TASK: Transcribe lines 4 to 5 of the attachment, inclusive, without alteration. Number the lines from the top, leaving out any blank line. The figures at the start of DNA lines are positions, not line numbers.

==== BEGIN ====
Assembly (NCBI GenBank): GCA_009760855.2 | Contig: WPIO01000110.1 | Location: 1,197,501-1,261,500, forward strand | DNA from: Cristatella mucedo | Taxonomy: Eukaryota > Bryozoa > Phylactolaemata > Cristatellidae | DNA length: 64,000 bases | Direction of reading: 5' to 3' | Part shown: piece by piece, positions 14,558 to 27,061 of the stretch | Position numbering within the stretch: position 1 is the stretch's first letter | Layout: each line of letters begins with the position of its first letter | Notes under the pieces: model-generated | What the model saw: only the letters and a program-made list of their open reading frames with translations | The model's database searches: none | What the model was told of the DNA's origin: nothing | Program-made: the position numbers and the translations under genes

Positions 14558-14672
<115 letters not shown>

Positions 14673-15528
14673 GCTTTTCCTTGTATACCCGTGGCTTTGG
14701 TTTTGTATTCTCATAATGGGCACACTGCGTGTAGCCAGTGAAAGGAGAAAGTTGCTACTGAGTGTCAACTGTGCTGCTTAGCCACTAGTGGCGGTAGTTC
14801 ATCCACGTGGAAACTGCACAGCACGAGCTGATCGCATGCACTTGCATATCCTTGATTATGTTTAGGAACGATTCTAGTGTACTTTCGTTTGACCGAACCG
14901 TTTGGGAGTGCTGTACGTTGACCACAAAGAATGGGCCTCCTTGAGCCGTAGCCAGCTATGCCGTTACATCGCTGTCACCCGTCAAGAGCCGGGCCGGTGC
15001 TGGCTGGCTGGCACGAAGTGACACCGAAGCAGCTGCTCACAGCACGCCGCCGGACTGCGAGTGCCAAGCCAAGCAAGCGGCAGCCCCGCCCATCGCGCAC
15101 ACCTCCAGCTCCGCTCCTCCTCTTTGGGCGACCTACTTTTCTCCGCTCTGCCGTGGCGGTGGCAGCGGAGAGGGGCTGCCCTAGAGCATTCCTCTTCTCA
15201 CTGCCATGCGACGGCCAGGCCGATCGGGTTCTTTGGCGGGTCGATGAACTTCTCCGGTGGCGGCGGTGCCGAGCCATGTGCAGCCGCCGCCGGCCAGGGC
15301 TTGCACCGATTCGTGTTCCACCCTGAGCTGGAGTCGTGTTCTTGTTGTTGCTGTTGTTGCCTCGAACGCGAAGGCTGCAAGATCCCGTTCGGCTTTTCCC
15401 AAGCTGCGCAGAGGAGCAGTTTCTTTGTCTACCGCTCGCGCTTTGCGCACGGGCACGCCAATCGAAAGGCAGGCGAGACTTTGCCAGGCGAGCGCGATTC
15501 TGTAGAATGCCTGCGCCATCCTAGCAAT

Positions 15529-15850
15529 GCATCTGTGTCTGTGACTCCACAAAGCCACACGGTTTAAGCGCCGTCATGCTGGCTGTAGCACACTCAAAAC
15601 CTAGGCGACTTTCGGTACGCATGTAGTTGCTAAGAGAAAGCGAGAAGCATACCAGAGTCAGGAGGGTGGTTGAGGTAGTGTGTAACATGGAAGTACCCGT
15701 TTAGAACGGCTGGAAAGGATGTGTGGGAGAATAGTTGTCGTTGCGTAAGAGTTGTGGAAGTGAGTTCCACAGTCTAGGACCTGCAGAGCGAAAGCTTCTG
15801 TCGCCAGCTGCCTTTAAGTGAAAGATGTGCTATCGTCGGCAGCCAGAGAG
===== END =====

Positions 14673-15528
14673 GCTTTTCCTTGTATACCCGTGGCTTTGG